Flat Fixing; Cool and Wet

March 29th, 2012

Today I had the now unusual occasion to ride my bike into Boston. At the foot of the Longfellow Bridge, I met another commuter who was walking her bike. I stopped, noticing the flat tire on her bike. I offered assistance, in fact giving a step-by-step explanation of the flat fix process. She was grateful, and we both went on with our days. I’m going to start carrying a patch kit to expedite (?) the process – I wonder how many people get flat tires on the popular routes into Boston on a given day. It might be fun to ride back and forth over the Longfellow for an hour in the morning and in the evening to find out. I noticed the debris and sand was noticeably swept into the shoulder (bike lane) today, so that might have spiked the number of flats.

If you’re concerned about flats, you should pack a flat fix kit, or a good lock and a T pass. For the former, you’ll want a tire levers and a pump, as well as either a spare tube (that fits your wheel!) and the tools to remove your wheel, or a patch kit. For a pump, I’ve been using the Road Morph, which is awesome.


This week the weather has been more like it was in the winter: lows in the 20s, highs in the 40s and sometimes 50s. A spring jacket is definitely too little: one needs gloves and at least a few layers. There’s been sporadic rain and water on the road. There’s also more than enough sand and dirt to go around. If you understand the benefits of fenders, now is the time for it.

I am pleased to announce that I am now a syndicated bike blogger: I have a guest post on Josh Zisson’s site, Bike Safe Boston. I think that makes me syndicated, anyway. Head over to check out my post entitled “One Simple Principle for Comfort on the Road”.

In other news, I used my new front (left) gigantic pannier with a bulky load for the first time. Unfortunately, because the load was pretty small, it didn’t force the bag into a solid shape, and one of the clips jumped off while I was climbing the Longfellow Bridge. That was unpleasant. I may have to retrofit with some velcro loops. On the other hand, the bag performed admirably with groceries and folded laundry. It also stayed nice and dry today (which my electronics appreciated).


Temperature: 54 degrees

Road condition: Wet

Clothing: My normal office attire with waterproof shell and hood on top, light Pearl Izumi gloves, rain pants, Rockport (I am embarrassed to say I’ve been calling them Timberland) shoes.

Comfort: Excellent! I stayed totally dry, didn’t feel hot the whole ride.

Everyone seems to have stayed off the road today: it was as empty as the middle of winter (this mild winter, that is). Plenty of car traffic and double parking, though.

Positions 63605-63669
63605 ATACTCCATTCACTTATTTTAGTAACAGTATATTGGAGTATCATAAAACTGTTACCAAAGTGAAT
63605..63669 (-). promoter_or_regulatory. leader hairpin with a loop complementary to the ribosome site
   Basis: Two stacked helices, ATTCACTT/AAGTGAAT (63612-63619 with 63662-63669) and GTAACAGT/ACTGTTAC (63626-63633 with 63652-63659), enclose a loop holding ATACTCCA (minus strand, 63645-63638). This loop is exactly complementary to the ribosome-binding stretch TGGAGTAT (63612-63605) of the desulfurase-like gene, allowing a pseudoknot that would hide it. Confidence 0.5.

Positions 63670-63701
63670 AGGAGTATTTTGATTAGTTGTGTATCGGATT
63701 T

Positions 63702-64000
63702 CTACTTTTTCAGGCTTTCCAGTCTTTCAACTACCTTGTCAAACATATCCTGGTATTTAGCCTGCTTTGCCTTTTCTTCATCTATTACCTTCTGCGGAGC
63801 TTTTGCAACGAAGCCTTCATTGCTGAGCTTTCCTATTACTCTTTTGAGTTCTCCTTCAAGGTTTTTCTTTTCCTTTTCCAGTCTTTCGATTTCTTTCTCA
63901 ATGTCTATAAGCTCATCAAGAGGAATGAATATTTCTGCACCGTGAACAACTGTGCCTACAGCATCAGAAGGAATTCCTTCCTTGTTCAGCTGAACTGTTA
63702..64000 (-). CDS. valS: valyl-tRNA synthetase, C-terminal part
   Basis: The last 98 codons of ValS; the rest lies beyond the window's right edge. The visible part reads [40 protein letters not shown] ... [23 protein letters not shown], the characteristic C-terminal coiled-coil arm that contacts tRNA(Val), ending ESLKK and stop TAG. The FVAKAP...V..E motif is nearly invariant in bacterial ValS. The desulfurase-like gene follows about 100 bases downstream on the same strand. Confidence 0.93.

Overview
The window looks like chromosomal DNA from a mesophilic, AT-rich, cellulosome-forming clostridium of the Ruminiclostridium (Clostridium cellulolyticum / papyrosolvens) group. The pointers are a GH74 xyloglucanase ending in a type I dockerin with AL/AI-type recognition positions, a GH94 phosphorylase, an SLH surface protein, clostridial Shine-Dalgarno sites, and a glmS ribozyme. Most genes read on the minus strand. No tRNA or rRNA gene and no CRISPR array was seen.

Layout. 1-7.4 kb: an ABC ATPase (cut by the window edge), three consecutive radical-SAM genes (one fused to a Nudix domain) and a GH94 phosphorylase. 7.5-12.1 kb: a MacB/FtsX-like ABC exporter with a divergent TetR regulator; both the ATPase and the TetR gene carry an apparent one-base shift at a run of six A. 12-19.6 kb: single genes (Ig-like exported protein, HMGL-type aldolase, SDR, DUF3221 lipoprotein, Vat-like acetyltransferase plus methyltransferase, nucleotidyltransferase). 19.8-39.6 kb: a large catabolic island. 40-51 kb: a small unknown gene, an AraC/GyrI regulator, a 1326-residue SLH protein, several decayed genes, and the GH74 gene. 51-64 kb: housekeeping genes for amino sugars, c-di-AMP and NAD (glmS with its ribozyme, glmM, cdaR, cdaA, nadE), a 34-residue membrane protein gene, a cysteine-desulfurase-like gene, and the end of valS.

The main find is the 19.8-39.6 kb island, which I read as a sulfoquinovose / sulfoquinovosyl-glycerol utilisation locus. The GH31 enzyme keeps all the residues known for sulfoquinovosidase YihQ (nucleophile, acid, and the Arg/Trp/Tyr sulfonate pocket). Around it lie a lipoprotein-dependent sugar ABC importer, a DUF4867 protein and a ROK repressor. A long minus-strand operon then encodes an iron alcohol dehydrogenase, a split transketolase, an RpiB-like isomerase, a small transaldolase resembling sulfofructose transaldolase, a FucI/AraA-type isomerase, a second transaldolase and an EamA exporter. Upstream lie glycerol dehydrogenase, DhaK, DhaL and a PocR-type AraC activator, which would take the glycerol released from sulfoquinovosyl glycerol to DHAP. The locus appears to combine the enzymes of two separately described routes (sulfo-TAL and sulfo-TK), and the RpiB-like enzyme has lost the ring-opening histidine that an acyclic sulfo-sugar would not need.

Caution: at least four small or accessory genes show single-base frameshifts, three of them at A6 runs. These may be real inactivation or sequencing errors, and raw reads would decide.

March 2nd, 2012

Last night was some good old fashioned winter riding: cold (28 degrees) and snow. Unfortunately, my bike was already set up for spring, as I removed my studded tires two weeks ago, and I had some pretty plain vanilla road tires on it. The road conditions had a quarter inch of snow, enough that you need to have a treaded tire to maintain control. The ride from downtown to Cambridge was slow and dicey. However, I made it much worse by loading up on groceries at the super market and riding them, home (as I did on Saturday) on my lopsided single front pannier. It was probably about 45 minutes of riding for what normally takes me 20.

When I got home, I discovered (through no fault of my own, I maintain) that the milk I had bought was dripping out of the carton. So I went back to the store, except this time I rode my mountain bike, a Surly Ogre (yes, I own three different Surly bikes). It has disc brakes and 2.3″ tires. It was every bit the snow tank it looked like: when I picked it up from the bike shop, another customer remarked, “I’m looking for a bike that will get me across town in a snowstorm. That looks like it would do the job.” Yes, fellow Hub Bicycle Company customer, that bike will get you across town in a snowstorm. It stopped quite nicely when a Whole Foods customer, berserk for his natural foods, cut me off on Prospect Street (despite my bright light). The only downside was its lack of fenders, even though I own a set that would fit fine.


I didn’t ride today, but it was in the 20s, with wet pavement. A few folks were out riding: it looked like the roads were generally clear, but the bike lanes were not, so you’d have to have some treaded tires or ride in the traffic lane today.

Maps; Cold, Windy, and Wet

March 1st, 2012

A few days ago while driving with my fiancee on Putnam Ave in Cambridge, she remarked on the epiphanies one has when first discovering a new place. “This Putnam Ave (at the intersection of Mass Ave and Mount Auburn) is the same as that Putnam Ave (in Cambridgeport).” Having those Aha! moments is so much fun; I imagine what fun it would be to sit down and draw your “world map” every week after moving to a new place. I recall in my first months living in Harvard Square running to Inman Square (exotic!) or biking over the Somerville line on Beacon Street and feeling as though was on the verge of falling off the end of the world. (My bike broke right in front of Johnny’s Foodmaster and I had to walk home.) Now, of course, I have to bike 30 minutes in some direction to find a map connection not yet made.

The other map discovery is by route following. I’m old fashioned and own a couple of atlases of Massachusetts that I have used to plan (but rarely ride) bike tours in Central Massachusetts. It is very challenging to put together a coherent route between two points which is suitable for biking and also direct enough, especially because one never knows the road conditions in a foreign place. The challenge is similar for using a mapping tool such as Google’s: while they suggest bike routes, I generally find them painfully indirect (go over the Longfellow Bridge to get to Back Bay Station?) or overly emphasizing “bike routes” which are usually just, um, streets. Over time, of course, you gather others’ route suggestions and combine them with your preferences to develop unique directional habits. As much as I’d love to collate that information, somehow I think it’s too idiosyncratic to bother.